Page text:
Dog ownership is associated with reduced eczema in children with dog allergies

Dr Tolly Epstein and colleagues from the university of Cincinnati and Cincinnati Children’s Medical Hospital recently carried out a study on children born of allergic parents. Six hundred and thirty six children were enrolled and tested annually for 17 different allergies from the age of one until four years old. Their parents also had to complete yearly surveys.

The results showed that children who tested positive for dog allergies were less likely to develop eczema by age four if they owned a dog before age one year. Those children who tested positive for dog allergies who didn’t own a dog were four times more likely to develop eczema.

However, cat ownership was shown to have a negative effect on children testing positive to cat allergies who also owned cats before they turned one, making them 13 times more likely to develop eczema by age four.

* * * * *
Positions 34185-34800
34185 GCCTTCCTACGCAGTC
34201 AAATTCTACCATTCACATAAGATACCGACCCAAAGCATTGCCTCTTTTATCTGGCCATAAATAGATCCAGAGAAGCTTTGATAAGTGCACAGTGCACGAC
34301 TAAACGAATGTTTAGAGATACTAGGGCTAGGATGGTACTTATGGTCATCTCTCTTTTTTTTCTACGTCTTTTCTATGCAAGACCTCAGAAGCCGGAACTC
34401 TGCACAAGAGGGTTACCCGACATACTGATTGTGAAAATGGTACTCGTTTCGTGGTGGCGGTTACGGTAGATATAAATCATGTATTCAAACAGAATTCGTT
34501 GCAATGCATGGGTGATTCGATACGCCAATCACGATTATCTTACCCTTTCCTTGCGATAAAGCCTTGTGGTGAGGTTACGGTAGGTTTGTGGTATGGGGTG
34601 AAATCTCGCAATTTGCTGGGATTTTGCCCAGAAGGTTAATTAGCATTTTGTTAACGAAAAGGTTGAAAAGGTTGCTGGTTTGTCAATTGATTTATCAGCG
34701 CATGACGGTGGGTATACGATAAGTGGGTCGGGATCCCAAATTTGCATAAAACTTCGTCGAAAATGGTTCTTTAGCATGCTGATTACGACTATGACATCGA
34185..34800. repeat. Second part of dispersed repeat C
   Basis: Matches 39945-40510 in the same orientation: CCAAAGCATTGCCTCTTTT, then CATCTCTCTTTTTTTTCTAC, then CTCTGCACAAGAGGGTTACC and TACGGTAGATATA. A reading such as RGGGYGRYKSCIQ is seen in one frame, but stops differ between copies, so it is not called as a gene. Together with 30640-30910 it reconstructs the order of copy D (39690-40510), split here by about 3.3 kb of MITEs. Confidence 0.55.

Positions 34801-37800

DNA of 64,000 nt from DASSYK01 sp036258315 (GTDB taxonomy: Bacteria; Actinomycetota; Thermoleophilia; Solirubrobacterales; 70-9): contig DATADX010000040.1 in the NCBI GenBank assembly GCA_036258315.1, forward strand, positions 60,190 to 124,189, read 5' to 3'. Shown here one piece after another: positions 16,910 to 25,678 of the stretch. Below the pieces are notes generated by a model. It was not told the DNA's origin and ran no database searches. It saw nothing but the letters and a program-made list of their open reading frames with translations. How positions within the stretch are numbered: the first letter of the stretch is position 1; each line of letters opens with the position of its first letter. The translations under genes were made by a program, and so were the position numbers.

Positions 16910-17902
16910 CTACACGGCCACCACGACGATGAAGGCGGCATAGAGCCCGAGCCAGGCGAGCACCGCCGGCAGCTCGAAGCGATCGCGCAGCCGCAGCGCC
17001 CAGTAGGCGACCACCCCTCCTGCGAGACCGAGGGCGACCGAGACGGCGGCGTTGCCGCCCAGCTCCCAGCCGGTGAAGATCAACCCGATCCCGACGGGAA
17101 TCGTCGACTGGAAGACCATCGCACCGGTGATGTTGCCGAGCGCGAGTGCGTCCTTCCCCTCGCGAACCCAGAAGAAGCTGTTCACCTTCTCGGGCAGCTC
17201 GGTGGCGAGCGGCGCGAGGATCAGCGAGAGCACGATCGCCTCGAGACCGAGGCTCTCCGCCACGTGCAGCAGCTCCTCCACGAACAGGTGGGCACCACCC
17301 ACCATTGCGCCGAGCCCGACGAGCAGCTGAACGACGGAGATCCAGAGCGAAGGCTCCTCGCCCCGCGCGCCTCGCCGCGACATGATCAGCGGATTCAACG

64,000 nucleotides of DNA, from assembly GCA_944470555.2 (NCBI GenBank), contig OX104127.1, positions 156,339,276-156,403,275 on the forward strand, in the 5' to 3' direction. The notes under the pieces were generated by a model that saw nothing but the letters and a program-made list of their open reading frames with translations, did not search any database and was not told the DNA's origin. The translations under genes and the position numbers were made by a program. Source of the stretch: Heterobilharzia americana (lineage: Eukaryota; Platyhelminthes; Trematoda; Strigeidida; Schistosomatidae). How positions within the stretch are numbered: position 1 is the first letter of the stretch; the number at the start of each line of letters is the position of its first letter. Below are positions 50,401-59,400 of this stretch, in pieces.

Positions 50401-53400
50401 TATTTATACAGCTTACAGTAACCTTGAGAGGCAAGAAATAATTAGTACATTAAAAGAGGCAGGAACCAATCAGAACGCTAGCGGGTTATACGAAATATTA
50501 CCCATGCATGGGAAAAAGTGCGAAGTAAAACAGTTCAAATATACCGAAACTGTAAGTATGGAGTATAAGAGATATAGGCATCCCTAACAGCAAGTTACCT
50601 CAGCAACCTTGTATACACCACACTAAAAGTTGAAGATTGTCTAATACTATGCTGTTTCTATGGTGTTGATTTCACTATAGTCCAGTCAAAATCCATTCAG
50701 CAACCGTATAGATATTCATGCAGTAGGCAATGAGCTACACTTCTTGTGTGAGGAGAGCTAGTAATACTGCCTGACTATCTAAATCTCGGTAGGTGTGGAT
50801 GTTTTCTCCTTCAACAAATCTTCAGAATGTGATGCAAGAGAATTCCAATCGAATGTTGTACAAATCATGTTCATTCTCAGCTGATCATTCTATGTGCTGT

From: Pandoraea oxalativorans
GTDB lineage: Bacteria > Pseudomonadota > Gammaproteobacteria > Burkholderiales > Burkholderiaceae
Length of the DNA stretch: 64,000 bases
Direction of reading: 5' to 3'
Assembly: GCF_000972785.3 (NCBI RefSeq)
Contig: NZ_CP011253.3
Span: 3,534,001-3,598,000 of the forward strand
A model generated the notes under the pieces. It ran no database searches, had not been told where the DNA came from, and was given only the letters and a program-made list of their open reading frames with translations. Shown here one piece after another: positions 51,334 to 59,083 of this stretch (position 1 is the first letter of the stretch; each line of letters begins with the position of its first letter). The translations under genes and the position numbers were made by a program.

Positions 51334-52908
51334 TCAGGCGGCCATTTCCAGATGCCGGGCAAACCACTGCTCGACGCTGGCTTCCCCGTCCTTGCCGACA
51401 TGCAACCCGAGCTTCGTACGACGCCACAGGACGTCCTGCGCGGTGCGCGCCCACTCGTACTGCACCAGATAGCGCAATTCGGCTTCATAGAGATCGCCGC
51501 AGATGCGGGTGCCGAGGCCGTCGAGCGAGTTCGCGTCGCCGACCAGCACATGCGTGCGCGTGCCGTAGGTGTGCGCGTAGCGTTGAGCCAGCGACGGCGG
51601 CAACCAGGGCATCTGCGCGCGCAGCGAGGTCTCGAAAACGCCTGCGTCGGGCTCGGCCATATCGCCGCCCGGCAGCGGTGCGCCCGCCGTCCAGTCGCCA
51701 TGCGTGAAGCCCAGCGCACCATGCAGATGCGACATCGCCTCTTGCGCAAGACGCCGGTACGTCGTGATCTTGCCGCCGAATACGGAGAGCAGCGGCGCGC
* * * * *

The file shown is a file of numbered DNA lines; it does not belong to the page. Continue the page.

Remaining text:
But children who were not allergic to cats were not at an increased risk of developing eczema.

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Journal Reference: Tolly G. Epstein et al. Opposing Effects of Cat and Dog Ownership and Allergic Sensitization on Eczema in an Atopic Birth Cohort. The Journal of Pediatrics

Received 10 August 2009; revised 10 May 2010; accepted 16 July 2010. Available online 2 October 2010


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